United States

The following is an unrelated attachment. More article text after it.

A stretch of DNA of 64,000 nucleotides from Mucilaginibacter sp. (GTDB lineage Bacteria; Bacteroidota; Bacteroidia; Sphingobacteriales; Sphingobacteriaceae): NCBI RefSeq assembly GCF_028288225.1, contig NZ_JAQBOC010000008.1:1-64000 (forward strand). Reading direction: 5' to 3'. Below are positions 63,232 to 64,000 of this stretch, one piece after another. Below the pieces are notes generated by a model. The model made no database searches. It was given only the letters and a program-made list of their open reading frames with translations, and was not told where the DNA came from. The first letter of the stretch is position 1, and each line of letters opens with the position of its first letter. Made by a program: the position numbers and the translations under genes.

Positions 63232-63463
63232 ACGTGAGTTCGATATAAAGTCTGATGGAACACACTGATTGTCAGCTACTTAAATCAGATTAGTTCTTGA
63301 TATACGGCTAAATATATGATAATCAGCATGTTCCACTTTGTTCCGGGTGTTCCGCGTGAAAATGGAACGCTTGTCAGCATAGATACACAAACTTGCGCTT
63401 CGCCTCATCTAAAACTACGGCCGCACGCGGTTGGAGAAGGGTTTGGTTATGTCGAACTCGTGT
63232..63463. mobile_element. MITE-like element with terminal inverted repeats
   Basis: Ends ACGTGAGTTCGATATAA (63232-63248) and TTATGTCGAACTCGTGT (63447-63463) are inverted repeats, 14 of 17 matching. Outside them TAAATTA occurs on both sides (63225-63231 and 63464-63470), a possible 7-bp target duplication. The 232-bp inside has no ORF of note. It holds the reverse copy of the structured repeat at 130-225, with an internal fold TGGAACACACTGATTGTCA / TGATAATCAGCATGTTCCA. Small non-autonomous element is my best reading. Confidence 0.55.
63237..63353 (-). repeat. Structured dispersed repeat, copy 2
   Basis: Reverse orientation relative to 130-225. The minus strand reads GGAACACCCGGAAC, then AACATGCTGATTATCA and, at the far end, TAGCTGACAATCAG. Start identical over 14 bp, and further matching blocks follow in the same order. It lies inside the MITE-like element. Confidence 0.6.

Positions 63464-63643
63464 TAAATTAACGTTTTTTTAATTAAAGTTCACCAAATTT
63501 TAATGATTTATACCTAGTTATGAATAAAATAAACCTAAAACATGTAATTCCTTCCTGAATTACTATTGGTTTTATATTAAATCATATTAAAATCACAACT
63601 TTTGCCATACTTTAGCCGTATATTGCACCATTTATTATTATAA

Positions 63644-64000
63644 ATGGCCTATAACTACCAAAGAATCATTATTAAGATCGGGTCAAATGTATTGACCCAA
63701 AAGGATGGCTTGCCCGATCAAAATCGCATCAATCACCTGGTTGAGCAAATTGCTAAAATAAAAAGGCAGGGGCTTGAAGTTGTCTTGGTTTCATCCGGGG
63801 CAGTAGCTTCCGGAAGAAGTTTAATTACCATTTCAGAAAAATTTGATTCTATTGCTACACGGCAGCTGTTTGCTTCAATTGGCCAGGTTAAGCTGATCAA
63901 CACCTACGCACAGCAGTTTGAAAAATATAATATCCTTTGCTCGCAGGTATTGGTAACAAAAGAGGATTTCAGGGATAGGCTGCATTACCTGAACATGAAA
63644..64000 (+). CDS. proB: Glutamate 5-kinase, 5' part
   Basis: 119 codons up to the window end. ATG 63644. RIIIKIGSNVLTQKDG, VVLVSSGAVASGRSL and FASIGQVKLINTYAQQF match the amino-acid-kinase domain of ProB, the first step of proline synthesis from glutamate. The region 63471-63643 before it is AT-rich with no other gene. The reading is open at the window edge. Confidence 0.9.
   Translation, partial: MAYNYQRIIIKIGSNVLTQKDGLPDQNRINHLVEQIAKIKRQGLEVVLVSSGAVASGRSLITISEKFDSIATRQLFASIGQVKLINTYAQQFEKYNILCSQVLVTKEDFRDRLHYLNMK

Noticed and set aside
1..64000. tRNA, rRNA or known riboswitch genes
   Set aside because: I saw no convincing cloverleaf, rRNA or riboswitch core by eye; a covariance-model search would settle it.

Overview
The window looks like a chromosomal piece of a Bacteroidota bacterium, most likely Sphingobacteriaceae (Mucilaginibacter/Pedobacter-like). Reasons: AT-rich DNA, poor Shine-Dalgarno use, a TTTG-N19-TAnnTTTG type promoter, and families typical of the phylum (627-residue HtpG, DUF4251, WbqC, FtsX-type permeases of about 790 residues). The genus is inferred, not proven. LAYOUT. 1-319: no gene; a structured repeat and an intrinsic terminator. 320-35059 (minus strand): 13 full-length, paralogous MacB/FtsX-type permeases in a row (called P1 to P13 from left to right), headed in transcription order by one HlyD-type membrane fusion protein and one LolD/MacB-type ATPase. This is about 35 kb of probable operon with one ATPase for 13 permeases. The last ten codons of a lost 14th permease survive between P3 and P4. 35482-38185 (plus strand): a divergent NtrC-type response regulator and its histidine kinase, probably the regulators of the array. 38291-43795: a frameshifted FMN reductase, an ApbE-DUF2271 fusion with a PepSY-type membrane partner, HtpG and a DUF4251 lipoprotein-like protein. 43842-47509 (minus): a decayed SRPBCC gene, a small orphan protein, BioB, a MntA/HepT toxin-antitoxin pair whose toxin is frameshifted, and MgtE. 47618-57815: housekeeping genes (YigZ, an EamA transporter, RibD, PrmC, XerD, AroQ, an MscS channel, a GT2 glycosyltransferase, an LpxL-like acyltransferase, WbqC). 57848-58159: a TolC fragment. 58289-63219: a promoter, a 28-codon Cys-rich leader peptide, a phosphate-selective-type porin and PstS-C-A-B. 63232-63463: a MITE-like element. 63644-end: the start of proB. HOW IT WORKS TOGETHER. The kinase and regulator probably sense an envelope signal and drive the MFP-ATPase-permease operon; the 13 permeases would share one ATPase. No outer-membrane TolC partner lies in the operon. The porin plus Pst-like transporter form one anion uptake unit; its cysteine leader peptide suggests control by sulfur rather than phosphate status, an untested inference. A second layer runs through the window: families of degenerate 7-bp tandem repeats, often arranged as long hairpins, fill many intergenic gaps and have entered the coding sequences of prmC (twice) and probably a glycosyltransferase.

The U.S.A. did not ratify the 1910 Convention and thus has continued all these years with the common law concept that overall/aggregate damages after a maritime collision should be divided equally as between the involved ships, regardless of any specific percentage of fault attributed against each. Thus English collision law and U.S. collision law have diverged since 1911 on this point, the U.S. sticking to traditional common law principles and the United Kingdom developing along statutory Admiralty Law lines. This has resulted in the continued life of the ‘Both to Blame Collision’ clause. With the U.S.A. not having ratified the 1910 Convention, it is necessary to look at the position of the cargo owner whose cargo is lost or damaged when on board a ship which is involved in a collision. The cargo owner has a choice to sue any of the vessels at fault which are involved in the collision for full damages.  Of course, if he elects to sue the carrying vessel (the vessel which was carrying his cargo), presumably for breach of contract of carriage, he would be met with the Hague-Visby Rules defence of error in navigation or management (and such defence will normally have also been incorporated into any charter party terms). Therefore the cargo owner will elect to sue the non-carrier i.e. one of the other involved and at fault vessels. There is no contractual relationship between himself and such other vessel and therefore, of course, he will sue that shipowner in tort, the tort of negligence. So, we now have the position where the cargo owner has successfully sued the non-carrying vessel for full damages for injury to his cargo. This non-carrying shipowner will then seek a contribution from the carrying owner (i.e. the shipowner who was carrying the cargo of the cargo owner) who is also at fault for the collision. Because the United States law is founded upon the notion of equally divided damages, regardless of the percentage of fault on each vessel, the contribution would be 50% of the amount the non-carrying owner had to pay to the cargo owner.